Sue Robb of 4Children talks to Julie Laughton and Alison Britton from the Department for Education about the role of childminders in delivering the 30 hours free entitlement.
An analysis of the government’s proposed waste strategy has resulted in calls for a comprehensive deposit return scheme in England to be implemented to prevent 6,600 tonnes of plastic waste entering rivers and the sea by 2030.
The assessment by the charity Common Seas says that, of all the different measures being considered by the government to tackle plastic pollution, a deposit return scheme on all drinks containers, not just small bottles, would have the most dramatic impact.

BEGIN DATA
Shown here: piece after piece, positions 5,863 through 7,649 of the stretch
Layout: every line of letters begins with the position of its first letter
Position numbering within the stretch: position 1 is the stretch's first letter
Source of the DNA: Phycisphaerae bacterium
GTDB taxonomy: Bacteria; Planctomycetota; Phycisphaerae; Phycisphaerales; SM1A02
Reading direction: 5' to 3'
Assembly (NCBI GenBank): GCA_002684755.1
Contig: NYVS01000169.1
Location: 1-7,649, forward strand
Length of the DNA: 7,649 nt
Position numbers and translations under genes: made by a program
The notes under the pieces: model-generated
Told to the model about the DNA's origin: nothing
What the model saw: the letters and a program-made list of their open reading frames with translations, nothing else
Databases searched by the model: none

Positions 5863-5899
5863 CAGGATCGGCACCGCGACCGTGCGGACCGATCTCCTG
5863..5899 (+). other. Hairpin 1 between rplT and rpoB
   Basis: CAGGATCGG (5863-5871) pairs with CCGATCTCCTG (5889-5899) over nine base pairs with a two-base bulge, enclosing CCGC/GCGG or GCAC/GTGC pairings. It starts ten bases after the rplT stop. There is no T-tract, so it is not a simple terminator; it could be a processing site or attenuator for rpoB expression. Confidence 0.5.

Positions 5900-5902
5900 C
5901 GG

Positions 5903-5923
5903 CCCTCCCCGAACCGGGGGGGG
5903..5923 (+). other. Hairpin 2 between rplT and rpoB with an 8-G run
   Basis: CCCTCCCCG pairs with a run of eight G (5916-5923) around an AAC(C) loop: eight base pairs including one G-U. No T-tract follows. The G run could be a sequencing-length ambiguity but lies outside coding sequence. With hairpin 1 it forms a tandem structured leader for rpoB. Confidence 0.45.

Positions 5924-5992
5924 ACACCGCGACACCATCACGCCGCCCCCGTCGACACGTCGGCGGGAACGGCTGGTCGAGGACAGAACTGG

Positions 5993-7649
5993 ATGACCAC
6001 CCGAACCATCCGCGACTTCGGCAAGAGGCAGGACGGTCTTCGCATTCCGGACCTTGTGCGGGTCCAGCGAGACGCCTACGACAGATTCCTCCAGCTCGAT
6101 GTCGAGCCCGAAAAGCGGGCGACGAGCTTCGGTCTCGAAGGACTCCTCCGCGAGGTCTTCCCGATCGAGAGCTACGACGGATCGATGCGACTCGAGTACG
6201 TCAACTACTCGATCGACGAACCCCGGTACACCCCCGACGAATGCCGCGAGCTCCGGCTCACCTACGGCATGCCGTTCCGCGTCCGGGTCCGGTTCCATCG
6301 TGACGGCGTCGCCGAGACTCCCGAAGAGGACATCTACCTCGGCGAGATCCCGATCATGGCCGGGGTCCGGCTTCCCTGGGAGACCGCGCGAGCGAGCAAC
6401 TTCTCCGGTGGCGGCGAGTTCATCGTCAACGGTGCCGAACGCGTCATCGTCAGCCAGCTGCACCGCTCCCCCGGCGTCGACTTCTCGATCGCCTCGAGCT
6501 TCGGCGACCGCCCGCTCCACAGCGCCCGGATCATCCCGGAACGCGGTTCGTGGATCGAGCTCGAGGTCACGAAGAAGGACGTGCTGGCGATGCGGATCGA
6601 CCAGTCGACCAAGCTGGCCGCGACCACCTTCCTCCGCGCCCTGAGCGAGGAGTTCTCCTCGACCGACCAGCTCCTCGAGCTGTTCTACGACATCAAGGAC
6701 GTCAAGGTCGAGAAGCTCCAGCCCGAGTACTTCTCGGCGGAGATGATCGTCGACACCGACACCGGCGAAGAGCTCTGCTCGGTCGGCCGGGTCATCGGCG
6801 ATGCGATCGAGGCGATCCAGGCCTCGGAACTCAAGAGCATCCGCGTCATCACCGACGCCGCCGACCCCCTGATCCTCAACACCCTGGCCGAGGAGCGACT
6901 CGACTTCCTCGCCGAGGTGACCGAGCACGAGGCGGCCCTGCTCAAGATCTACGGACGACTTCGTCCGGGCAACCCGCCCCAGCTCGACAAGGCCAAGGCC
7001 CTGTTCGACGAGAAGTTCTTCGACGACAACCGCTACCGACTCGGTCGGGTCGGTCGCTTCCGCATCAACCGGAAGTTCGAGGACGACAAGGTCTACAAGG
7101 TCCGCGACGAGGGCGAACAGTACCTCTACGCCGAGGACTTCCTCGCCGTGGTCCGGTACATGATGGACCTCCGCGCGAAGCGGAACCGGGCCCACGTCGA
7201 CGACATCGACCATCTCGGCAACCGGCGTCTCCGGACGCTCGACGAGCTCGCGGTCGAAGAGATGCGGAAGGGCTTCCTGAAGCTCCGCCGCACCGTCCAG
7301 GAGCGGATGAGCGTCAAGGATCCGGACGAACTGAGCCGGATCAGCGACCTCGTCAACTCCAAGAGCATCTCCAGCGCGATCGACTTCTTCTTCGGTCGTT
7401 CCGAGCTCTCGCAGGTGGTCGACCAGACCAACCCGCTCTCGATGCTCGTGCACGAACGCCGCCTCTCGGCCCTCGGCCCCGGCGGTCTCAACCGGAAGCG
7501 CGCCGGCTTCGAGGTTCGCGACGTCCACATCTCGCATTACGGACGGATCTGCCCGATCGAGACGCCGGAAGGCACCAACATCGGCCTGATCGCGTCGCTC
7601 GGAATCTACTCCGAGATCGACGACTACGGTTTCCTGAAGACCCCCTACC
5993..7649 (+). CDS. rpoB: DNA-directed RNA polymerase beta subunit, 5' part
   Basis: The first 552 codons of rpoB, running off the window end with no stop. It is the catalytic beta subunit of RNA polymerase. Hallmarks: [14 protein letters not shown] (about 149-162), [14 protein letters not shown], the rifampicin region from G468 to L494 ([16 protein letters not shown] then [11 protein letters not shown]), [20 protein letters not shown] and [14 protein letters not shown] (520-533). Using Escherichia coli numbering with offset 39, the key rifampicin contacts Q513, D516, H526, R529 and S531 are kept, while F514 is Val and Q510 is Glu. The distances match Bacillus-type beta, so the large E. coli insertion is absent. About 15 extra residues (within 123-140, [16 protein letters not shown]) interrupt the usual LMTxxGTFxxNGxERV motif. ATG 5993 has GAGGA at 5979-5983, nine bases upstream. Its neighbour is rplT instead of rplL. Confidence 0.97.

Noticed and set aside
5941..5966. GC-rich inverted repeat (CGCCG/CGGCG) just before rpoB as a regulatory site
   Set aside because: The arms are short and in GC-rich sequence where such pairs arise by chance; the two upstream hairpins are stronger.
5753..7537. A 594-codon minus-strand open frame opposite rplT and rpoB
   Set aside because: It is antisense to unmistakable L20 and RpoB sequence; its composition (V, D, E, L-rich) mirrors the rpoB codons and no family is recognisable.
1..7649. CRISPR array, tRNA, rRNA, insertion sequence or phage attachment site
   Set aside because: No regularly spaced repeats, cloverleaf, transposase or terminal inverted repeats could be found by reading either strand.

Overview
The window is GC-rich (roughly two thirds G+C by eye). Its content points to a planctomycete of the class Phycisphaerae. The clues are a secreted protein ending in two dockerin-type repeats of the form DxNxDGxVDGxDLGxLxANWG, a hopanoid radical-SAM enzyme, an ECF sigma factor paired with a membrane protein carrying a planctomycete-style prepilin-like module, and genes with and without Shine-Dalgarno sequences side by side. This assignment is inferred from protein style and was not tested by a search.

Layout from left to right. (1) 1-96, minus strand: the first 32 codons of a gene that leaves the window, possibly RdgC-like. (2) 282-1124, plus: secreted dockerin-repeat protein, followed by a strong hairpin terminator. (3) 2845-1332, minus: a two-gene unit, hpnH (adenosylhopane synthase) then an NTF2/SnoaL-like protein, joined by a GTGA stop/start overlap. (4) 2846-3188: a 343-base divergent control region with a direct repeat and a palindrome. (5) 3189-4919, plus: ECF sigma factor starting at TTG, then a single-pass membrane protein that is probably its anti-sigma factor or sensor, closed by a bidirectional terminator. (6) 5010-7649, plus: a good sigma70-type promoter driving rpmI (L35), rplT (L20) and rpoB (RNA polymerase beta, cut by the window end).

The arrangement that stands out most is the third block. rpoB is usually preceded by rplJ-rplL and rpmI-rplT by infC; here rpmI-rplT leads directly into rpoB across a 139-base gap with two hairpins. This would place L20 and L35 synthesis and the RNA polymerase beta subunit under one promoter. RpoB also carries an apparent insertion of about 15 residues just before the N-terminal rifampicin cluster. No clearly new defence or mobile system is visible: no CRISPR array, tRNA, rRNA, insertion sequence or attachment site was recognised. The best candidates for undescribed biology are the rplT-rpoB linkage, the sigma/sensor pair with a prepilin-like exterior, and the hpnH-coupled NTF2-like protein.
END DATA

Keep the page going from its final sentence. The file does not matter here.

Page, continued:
The report maps plastic waste flows and leakage, assesses the effectiveness of policy interventions and allows governments to see which methods work best to reduce plastic pollution. It emphasises that the government should ensure that any deposit return scheme applies to all drinks containers, not just ‘on the go’ bottles containing less than 750ml.
At present, the government’s proposed waste strategy fails to address major sources of plastic pollution into the seas, from tyre dust, plastic pellets from manufacturing and microfibres from clothes and wet wipes.
Jo Royle, from Common Seas, said: “We must make sure our energy is focused on the most impactful interventions. We don’t have time to be ineffective – the crisis we’re facing gets worse every day. Our initiative … tackles this problem by helping the right people make better decisions about which policies to implement for maximum impact.”